A couple of minor details, though far from criticisms, are worth noting. One is the aforementioned opening hours, or rather lack of them; the Caffe is only open when the store is open, currently 10-6 or at the latest 7. This is a shame, as I could see this being a really smart dinner destination if only the architects had thought to include a separate entrance. The other is that, unsurprisingly I suppose, the food is almost as expensive as the clothes; our two-course lunch with two glasses of wine, a Coke and 12.5% service came to £73. But like the collections for sale in the store around us, the price was borne out by superlative quality, expert manufacture and high style. 

Both this ace caff(e), and the rather nice boutique attached to it, are well worth a visit.

Emporio Armani Caffe, 191 Brompton Road, London SW3 1NE Tel: 020 7584 4549 

Emporio Armani Express on Urbanspoon

Square Meal

Monday, 6 September 2010

Cafe Luc, Marylebone

This restaurant is now closed.

If I gave my blog posts headlines rather than simple titles, you can be sure that they would be dreadful punning ones. Bar Boulud? 'Not worth the hulla-Boulud'; Drapers Arms? 'Cut from some very fine cloth', that sort of thing. I say this only because while struggling to think where to begin with appraising an eminently forgettable dinner at Marylebone newbie Cafe Luc, I came up with several groan-out-loud possibilities: 'A Luclustre Performance'; 'Luc warm at best';  'Luc who's coming for dinner' - you get the picture. And speaking of pictures, you know it's come to something when I break my cardinal rule of not photographing food to snap my smiley-faced gazpacho, just to be sure of having something of interest to share.

This isn't to say I was left feeling entirely luctiferous by Cafe Luc, which occupies a huge site at the northern end of fashionable Marylebone High Street. Much of the experience was very agreeable, not least the company of the devilishly-handsome up-and-coming fashion television producer James Tomlinson who, you heard it here first, will very soon be telling us all what not to wear and how to look good clothed. The cocktails we kicked off the evening with - a vodka Martini and a Sea Breeze - were excellent, although there's no list so you just have to know what you want and hope that they know how to make it. And it's a not unattractive if rather corporate-feeling room, with lucent clusters of lamps spaced along biscuity-beige walls and plenty of mirrors for admiring one's fellow diners (and oneself) in. It's just those rather important elements of food and service that let the place down.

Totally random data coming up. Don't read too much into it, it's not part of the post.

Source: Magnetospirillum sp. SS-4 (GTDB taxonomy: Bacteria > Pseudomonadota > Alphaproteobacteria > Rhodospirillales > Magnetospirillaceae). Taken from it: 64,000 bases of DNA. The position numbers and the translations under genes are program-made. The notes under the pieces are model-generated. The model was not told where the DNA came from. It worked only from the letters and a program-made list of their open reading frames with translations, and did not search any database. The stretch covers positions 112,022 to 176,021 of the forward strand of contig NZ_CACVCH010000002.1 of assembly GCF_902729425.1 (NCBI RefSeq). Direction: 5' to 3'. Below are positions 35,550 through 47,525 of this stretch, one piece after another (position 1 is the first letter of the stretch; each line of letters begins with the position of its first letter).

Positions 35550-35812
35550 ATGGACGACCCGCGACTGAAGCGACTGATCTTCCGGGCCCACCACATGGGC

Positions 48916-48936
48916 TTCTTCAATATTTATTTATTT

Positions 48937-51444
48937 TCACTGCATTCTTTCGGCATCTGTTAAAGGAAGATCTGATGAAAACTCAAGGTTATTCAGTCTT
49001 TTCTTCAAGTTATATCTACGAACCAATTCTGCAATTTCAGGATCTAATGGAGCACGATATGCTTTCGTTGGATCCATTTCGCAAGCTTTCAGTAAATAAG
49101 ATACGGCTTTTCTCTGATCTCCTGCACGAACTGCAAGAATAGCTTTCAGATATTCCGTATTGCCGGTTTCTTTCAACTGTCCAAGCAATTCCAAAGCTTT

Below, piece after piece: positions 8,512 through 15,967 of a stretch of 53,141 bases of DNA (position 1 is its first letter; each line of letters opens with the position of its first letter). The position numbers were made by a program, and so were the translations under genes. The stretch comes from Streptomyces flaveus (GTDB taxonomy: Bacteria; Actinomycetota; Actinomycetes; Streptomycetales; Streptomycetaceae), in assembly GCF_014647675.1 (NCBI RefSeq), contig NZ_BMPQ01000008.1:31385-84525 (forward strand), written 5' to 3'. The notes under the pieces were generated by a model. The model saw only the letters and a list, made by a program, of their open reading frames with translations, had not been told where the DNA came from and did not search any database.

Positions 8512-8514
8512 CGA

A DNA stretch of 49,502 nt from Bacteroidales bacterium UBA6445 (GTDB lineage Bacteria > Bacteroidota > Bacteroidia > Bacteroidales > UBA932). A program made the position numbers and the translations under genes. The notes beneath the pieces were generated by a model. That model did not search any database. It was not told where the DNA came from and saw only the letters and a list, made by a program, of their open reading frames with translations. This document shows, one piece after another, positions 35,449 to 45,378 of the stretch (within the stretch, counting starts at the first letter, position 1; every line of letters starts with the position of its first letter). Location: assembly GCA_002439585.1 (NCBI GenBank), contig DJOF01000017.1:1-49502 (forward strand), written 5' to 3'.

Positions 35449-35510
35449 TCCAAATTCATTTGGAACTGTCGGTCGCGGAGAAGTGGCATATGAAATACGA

On its website, Cafe Luc boasts that "the classic brasserie menu references French and Mediterranean dishes, drawing on seasonal and local produce." So far so appetising, except that the menu 
doesn't actually make any references to seasonality or provenance, other than for a dish of Cornish mackerel on the prix-fixe which combines both (if by 'local' they mean 'regional' which I rather fancy to be the case). Sure, the smiley gazpacho was made with tomatoes, which are very much in season at the time of writing, but as a showcase of August's abundant lycopene-rich lovelies it wasn't exactly up there with, say, the beautiful, rainbow-hued salad of Heritage toms I enjoyed on my most recent visit to Dean Street Townhouse.

James and I ordered from the prix-fixe, good value at £15.50 and even better value at the £1 it was costing me thanks to an opening online offer. Good value, yes, but also depressingly pedestrian. As well as the gazpacho, which was garlicky, oily and not at all bad, starter choices were smoked salmon (described by both the menu and James as 'fine') served eccentrically on a toasted crumpet, and a duck terrine. Mains included pea risotto, the aforementioned Cornish mackerel and steak frites. We both ordered the latter; it was all right. Our desserts, lemon tart with raspberries and Chantilly and Nutella cr
ème brulée, were good although the latter tasted more of chocolate than of the promised hazelnut and thus disappointed. I'm honestly not sure if we'd have fared any better ordering a la carte; while it's perfectly possible to szhuszh up a 'classic brasserie menu' (step forward Automat) I don't think that's happening in the kitchen at Cafe Luc based on what we were served.

Ah yes - the service. Like the food, it wasn't actively bad, and I would probably have been more sympathetic had what we were eating been really stellar, but the so what-ness of the meal only served to accentuate the 'So what?' attitude of the people serving it. Excepting the warm welcome at the reception desk, staff were for the most part aloof, absent and seemingly uninterested in making our experience a memorable one. Worst of all, they committed the to-me impardonable table-side sin of serving James's main course to his empty place while he was away from the table. Given that other tables seemed to be receiving rather more attention, I can only conclude that because one of us was only paying a pound, we were deemed worthy of only 12.5 pence worth of service.

Somewhat depressingly, I expect that despite the blandness of all it has to offer Cafe Luc will thrive; while over-priced for what it is, perversely it's pretty cheap for Marylebone and in its very ordinariness could service a need for 'plain' food in an enclave which boasts plenty for the gourmand - The Providores, L'Autre Pied and Orrery are all nearby - but little for the casual diner. Whatever your culinary preference, I can only suggest that you Luc elsewhere.

Cafe Luc, 50 Marylebone High Street, London W1U 5HN Tel: 020 7258 9878

Cafe Luc on Urbanspoon